New Mexico Eclipse Ballooning Project

On February 26, 1979, the continental United States experienced a complete solar eclipse. After nearly 40 years, the opportunity has come again for us to witness a total solar eclipse on August 21,2017. Many schools around the nation will be sending up balloons to video and take pictures to see the eclipse from a totally different view. New Mexico State University (NMSU) is lucky enough to be one of those schools.

NMSU students will be sending experiments on a high altitude balloon (HAB), which will be streaming live video and images from near space to the NASA website. New Mexico will join a network of teams from Space Grant Consortia spread out over 30 locations across the total solar eclipse path. The balloon launch will take place at the Homestead National Monument of America in Beatrice, Nebraska. Video and images of a total eclipse near space have never been streamed live and never in a network of coverage across the U.S.

SignificanceStudents putting the ground station together

54 teams from 31 states in the National Space Grant College & Fellowship Program are participating. Organization is led by Montana Space Grant with assistance from other Space Grant Consortia.

Workforce development.

This project presents an amazing hands-on learning opportunity for the hundreds of students who are participating. Norann calibrating the ground station

NMSU Students and Faculty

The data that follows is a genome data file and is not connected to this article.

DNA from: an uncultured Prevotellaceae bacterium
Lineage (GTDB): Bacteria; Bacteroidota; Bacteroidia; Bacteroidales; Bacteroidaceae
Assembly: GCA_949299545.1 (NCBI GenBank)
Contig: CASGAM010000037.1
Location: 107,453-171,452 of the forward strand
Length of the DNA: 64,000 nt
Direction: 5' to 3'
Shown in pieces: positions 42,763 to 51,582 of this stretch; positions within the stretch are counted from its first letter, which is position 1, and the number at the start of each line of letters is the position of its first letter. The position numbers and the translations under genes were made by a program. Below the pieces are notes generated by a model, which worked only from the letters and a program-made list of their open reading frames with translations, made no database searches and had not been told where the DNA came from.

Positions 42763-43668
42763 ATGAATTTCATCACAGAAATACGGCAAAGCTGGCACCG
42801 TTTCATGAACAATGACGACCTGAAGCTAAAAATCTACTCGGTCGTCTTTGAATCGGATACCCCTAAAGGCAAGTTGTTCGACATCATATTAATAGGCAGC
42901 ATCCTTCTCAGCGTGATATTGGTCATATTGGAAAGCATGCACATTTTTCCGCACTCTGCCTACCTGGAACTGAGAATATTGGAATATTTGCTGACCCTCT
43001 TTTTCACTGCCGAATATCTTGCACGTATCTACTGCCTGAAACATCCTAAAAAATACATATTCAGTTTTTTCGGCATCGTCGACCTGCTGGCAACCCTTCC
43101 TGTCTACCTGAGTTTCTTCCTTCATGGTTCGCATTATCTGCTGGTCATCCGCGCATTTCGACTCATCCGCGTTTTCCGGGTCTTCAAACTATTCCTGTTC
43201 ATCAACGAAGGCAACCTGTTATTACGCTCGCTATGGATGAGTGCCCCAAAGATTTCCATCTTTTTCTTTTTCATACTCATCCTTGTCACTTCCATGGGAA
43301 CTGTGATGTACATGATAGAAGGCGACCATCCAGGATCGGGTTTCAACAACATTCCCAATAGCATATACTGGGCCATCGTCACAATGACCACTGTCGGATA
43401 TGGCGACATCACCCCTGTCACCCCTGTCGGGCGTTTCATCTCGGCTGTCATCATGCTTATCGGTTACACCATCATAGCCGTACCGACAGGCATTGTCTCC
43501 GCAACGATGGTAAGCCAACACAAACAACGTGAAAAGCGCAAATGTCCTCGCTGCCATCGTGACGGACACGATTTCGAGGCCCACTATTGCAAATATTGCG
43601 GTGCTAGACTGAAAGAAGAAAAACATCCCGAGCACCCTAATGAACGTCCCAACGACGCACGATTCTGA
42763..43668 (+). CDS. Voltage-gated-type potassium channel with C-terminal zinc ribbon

Norann Calhoun, Chemical Engineering
Alvin Harvey, Mechanical Engineering
Philip Lane, Mechanical Enginnering
Joshua Budish, Mechanical Engineering
Sten Hasselquist, Astronomy
Krishna Kota, Assistant Professor

Students checking the servos and base plateExperiment Components

A -Cutdown: System which mechanically severs the line connecting the payload string to the balloon when commanded.
B -Tracking Payload: Housing an NAL Iridium satellite modem near real time tracking of the balloon and payload string is possible for both FAA and the ground station tracking.
C -Still Image Payload: Using a Raspberry Pi, Pi Camera and 900Mhz modem images can be sent to the ground station and commands/settings can be sent to and from the payload.
D -Video Payload: A Raspberry Pi and Pi Camera are to record and transmit an HD video feed to the ground station using a 5.8Ghz Ubiquiti modem.
E -Ground Station: While tracking the balloon during flight, the ground station gathers live HD video stream and uploads it to the internet. The ground station also allows users to receive images from and send commands to the still image payload.